Adamantoise

macrumors 6502a
Aug 1, 2011
892
112
Honestly they really should have just included it. It costs next to nothing, but I guess they wanted it as thin as possible.

I wonder how much that accessory will cost, probably $30 to $50 ... Lol. Apple gonna Apple.

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I wonder if the HDMI port supports ethernet. That would be nice because it would mean cheap adapters are possible. Otherwise I need to get a Thunderbolt ethernet adapter that costs who knows how much, and I need to keep track of it just for those rare inopportune times when there's no wifi.
Lord have mercy.

HDMI support Ethernet? Lol, just ... Lol. You guys are killing me here.
 

jamesryanbell

macrumors 68020
Mar 17, 2009
2,171
93
It SEEEMS old to have an ethernet port. Everything else is immediately second rate. Use wifi, make it secure.
 

apolloa

Suspended
Oct 21, 2008
12,318
7,796
Time, because it rules EVERYTHING!
I'll tell you something that is bad, they appear to have not updated the Mac pro in anyway at all:

http://www.apple.com/macpro/

!!! oh dear.... I can hear the Pro's running to Windows....

As for ethernet, yeah it is VERY poor that they dropped it from a machine costing so much and then failed to include 802.11 AC wireless! That is what they should have done. But we will need to see how much the adapters are I guess.
 

Martialis

macrumors member
Jun 11, 2012
68
0
Honest question - What businesses/companies do people work for that they'd notice the difference in speed between WiFi and ethernet? What would you actually be doing that would make the difference apparent?
Seriously? Anything involving collaborating on very large files. :rolleyes:
 

rdrr

macrumors 6502a
Nov 20, 2003
529
814
NH
Honest question - What businesses/companies do people work for that they'd notice the difference in speed between WiFi and ethernet? What would you actually be doing that would make the difference apparent?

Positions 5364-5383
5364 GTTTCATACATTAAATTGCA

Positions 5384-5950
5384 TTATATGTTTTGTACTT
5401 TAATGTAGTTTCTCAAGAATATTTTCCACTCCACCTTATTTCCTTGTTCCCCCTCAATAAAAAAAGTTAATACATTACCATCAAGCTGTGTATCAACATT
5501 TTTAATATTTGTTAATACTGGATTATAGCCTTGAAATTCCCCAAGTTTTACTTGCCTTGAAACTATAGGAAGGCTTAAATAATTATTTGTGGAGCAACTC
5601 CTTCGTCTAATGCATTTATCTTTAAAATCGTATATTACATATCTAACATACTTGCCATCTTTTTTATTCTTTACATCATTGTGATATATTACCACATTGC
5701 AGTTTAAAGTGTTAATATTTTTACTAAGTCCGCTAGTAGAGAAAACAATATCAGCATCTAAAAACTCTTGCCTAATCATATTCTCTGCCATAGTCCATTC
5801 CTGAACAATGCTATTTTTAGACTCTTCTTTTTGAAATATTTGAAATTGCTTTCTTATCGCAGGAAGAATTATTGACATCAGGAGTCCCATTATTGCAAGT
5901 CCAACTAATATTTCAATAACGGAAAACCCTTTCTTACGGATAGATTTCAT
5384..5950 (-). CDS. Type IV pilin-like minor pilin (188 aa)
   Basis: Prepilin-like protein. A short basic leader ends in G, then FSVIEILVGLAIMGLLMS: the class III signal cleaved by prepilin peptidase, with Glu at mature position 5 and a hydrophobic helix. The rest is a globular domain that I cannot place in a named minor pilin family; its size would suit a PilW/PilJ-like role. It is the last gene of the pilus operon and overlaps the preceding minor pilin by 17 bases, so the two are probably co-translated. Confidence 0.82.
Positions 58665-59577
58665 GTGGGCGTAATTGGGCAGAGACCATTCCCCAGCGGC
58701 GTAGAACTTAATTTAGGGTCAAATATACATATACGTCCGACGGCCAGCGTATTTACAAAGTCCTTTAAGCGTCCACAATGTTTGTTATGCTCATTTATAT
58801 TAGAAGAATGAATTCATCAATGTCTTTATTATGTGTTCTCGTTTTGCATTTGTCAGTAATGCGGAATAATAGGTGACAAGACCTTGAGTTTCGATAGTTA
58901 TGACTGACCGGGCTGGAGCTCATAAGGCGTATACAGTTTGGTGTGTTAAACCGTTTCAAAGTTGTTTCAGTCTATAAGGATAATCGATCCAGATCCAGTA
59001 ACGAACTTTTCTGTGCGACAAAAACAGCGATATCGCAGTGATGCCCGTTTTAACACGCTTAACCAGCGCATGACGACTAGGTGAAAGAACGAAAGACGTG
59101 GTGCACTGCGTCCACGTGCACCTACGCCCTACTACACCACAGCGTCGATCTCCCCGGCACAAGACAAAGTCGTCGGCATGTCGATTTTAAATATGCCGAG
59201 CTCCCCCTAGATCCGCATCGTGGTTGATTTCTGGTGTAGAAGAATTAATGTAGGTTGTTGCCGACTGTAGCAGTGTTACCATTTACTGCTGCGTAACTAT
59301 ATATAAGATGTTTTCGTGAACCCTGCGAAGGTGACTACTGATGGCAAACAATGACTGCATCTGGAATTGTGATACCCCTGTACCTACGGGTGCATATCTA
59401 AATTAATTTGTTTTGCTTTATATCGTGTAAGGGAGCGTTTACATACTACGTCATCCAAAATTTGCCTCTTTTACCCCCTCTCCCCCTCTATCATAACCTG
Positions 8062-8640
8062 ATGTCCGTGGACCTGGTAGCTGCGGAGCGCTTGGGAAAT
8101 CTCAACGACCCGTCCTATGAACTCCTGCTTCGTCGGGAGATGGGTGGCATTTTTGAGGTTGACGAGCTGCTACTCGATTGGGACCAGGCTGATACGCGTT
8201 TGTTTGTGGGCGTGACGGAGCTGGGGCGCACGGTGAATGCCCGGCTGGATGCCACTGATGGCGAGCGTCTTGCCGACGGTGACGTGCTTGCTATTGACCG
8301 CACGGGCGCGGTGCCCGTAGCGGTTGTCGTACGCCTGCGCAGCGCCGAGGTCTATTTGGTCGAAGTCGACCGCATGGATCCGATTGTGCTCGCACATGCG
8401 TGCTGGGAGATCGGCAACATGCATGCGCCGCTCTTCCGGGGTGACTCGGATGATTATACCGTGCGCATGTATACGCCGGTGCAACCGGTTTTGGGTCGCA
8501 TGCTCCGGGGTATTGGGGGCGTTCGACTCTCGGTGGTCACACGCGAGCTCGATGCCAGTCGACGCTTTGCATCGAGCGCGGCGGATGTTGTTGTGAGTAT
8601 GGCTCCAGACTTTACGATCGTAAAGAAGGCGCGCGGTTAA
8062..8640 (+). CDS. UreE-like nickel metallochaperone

Large file transfers to a server. Basic sysadmin work.

Setting up Lights Out Server controls with a cat 5 cable. No servers I know of have wireless in the datacenter.
 

Adamantoise

macrumors 6502a
Aug 1, 2011
892
112
Go check the 1.4 spec before you laugh too hard (it has a 100Mb ethernet channel) ;)
Whoa, I didn't know that!

Still, 100Mb is pathetic in today's data heavy world ... It's a shame they didn't have the foresight to put in gigabit.
 

wesk702

macrumors 68000
Jul 7, 2007
1,807
358
The hood
Honest question - What businesses/companies do people work for that they'd notice the difference in speed between WiFi and ethernet? What would you actually be doing that would make the difference apparent?
Good point. Unless you work for rapidshare I don't really see the point.
 

theluggage

macrumors 601
Jul 29, 2011
4,461
3,191
What would you actually be doing that would make the difference apparent?
If you're only using WiFi to hook up to the Internet then its probably faster than your broadband connection, so that's fine. If you actually start file-sharing between machines, then its really not that fast at all, unless you've got a cutting-edge WiFi router and no interference. Neither 300Mbps WiFi or 1Gbps Ethernet actually gives you anything like that speed in practice, but I'd rather have half of 1000 than half of 300 thank you.

Easy: Working with files over a network for sharing or backup. At home I have 2 or 3 systems hooked up with Gigabit, used for Time Machine backups (faster is better) or, when I bring my work machine home, I just plug it in and mount it over the network from my home machine and work on the files, rather than juggle displays and keyboards.

At work, they only have 100Mbps Ethernet, but even that's faster than the WiFi there.

As for the new MacBook Pro - if the Thunderbolt-to-Ethernet dongle isn't too overpriced (Edit: $30), its a solution, esp. considering that there are now 2 Thunderbolt ports and HDMI and 3 USB3 ports. On an old MBP with 2xUSB2 (not fast enough for 1Gbps and hard on the CPU) and only 1 Thunderbolt (which doubles as the only display output) it would have been a deal breaker.